Several months ago I read about someone on the Forum who was trying to determine their GenoType, so they asked their dentist about Carabelli’s cusp and incisor shoveling. I thought this was a great idea, and made a note to ask my own dentist at my next appointment.
Yesterday was the day. My dentist says that virtually everyone has a Carabelli’s cusp. Some people’s are very prominent, others are very faint, more the hint of a ridge than a cusp. Often the size of the cusp varies from one first molar to another. He was giving me a lot of detail about people groups. The GTD had asked yes or no to Carabelli’s cusp, so this was not helping.
I changed my question, and said, “On a scale of 1-10, how prominent are my Carabelli’s cusps?” He looks for a while with his mirror, and said that I would be a 6.
Next I asked about incisor shoveling. Again he said that it’s not a matter of whether you have it, but a matter of how much. We applied the scale again, and he said I had slightly less shoveling than average. He gave me a 4.
Overall the results were disappointing. I have never been completely confident about my GenoType because my significant fingers are virtually the same length. Now I find out that these other two indicators are less of a yes/no and more of a degree. Again I fall right in the middle of the scale.
So I’ll stick with the Blood Type Diet, tweaking certain foods based on the two GenoTypes that I might be.
The dentist had one parting comment. “You need to eat more sugar,” he said, in his dry humorous way. “If all of my patients ate as healthy as you do, I wouldn’t be able to make a living.”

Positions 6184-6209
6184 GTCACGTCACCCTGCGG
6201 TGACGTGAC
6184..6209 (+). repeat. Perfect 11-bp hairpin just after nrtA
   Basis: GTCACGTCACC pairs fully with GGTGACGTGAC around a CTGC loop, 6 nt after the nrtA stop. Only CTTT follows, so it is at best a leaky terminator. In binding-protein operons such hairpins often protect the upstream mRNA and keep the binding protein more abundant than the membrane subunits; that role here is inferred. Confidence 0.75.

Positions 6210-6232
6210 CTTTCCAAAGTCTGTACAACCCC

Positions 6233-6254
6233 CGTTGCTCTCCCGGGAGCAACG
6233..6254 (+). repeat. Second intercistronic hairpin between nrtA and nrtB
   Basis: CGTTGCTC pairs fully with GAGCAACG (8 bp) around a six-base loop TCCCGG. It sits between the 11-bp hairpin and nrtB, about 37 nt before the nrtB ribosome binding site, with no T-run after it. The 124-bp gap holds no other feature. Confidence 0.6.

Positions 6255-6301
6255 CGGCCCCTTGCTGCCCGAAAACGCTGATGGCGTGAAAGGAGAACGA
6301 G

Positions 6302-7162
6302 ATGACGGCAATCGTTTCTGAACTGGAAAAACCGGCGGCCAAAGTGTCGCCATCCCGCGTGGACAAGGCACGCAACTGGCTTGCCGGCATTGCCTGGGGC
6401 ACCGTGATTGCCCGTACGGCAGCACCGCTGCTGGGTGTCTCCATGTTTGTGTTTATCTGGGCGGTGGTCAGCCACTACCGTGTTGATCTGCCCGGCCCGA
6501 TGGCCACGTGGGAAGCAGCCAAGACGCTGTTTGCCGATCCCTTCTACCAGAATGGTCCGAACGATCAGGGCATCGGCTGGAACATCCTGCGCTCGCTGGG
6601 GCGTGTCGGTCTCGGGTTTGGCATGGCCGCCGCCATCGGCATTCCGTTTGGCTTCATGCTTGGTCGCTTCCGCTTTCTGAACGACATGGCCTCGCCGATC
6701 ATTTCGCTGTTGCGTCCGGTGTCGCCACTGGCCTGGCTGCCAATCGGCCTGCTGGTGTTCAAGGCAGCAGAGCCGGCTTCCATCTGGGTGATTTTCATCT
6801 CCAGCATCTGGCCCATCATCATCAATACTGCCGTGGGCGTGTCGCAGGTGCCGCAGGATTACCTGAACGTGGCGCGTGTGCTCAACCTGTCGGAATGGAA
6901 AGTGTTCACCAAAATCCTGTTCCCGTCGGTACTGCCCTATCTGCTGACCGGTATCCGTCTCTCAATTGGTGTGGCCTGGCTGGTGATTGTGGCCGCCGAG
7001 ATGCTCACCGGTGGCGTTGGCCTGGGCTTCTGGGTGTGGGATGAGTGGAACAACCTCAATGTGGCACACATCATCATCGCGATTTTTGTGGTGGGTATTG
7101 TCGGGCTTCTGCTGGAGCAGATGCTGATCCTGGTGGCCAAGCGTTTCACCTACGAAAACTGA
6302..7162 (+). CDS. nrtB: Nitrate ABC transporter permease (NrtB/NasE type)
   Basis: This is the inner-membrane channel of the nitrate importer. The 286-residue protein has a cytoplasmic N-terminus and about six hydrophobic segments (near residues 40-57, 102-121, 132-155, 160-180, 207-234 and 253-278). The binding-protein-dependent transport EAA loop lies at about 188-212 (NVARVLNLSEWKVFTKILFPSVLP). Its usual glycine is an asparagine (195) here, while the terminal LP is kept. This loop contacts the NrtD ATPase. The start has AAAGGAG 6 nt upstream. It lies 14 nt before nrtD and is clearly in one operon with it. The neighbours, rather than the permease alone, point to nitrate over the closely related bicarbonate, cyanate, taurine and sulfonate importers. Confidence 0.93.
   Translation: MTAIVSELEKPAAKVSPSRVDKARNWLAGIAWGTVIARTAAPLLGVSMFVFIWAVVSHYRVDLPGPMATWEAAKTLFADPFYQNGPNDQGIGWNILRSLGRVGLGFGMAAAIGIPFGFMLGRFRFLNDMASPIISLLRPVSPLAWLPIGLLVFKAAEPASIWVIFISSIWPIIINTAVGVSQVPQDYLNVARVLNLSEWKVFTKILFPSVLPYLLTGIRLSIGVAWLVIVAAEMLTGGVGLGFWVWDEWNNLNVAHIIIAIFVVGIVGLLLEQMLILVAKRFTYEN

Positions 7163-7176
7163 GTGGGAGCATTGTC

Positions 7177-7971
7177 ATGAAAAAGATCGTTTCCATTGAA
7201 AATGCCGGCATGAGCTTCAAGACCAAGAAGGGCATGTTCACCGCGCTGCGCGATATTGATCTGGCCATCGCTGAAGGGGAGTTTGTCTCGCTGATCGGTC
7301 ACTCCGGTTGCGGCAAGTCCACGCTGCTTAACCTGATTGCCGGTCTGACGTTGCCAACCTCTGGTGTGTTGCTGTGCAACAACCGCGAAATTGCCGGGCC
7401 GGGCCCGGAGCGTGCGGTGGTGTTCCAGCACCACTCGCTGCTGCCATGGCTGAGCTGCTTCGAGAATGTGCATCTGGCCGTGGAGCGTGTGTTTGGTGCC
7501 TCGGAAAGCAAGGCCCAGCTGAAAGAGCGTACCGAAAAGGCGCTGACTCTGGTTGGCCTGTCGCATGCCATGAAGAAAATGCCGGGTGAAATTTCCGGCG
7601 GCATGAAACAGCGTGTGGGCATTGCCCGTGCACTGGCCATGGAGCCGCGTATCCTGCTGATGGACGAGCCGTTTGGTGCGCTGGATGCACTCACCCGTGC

My Honorable Husband walked into the kitchen this morning and said, “I have a brilliant idea. On the weeks that you don’t have your Hiking Club, let’s go out into the Hill Country and do a hike ourselves.”
When we were younger, we loved hiking together. Most of our vacations have been to the mountains. The two of us enjoyed mountain trails before we had children. Our son was on the Cub Lake trail when he was 3-years-old and our daughter hiked to Nymph Lake when she was three as well. As the kids got older, we took longer trails. Even the years when we did historical vacations, we did a lot of walking – like the Freedom Trail in Boston.
In 2004 HH hurt his knee. He did physical therapy and fortunately avoided surgery. Under normal circumstances he has no pain. But he learned that his strenuous hiking days were over. His knee does not like steep inclines or large rocks. He exercises every day walking on the roads around our home. When we are on vacation, we take long walks on smooth paths. It is the mountain trails that bring back the pain. It was hard for me to accept that when his hiking days ended, mind did as well.
Two years ago God blessed me with a ladies hiking club. I am one of the younger women in the group. A few of these hikers are in their 70s. We are all in the club for the same reasons: we want to stay healthy, and our husbands for one reason or another, do not hike. I’ve had a wonderful time getting to know these ladies as friends as we hike together twice a month.
One day in early January it was sunny and warm. HH and I drove to a lake with the dog and took a long walk on a hike & bike trail. There were no inclines and because the path was for bicyclists, it was smooth enough for him to enjoy without having to watch his feet. Last week we had a coupon for a new restaurant out in the Hill Country. We decided to drive up for lunch and take an equestrian trail that was nearby. I enjoyed both of these outings. It was great exercise, of course, but it was more than that. I realized how much I had missed the camaraderie of being on the trail with HH. Conversation sprang up naturally about issues that we never seem to have time to talk about on an ordinary busy day.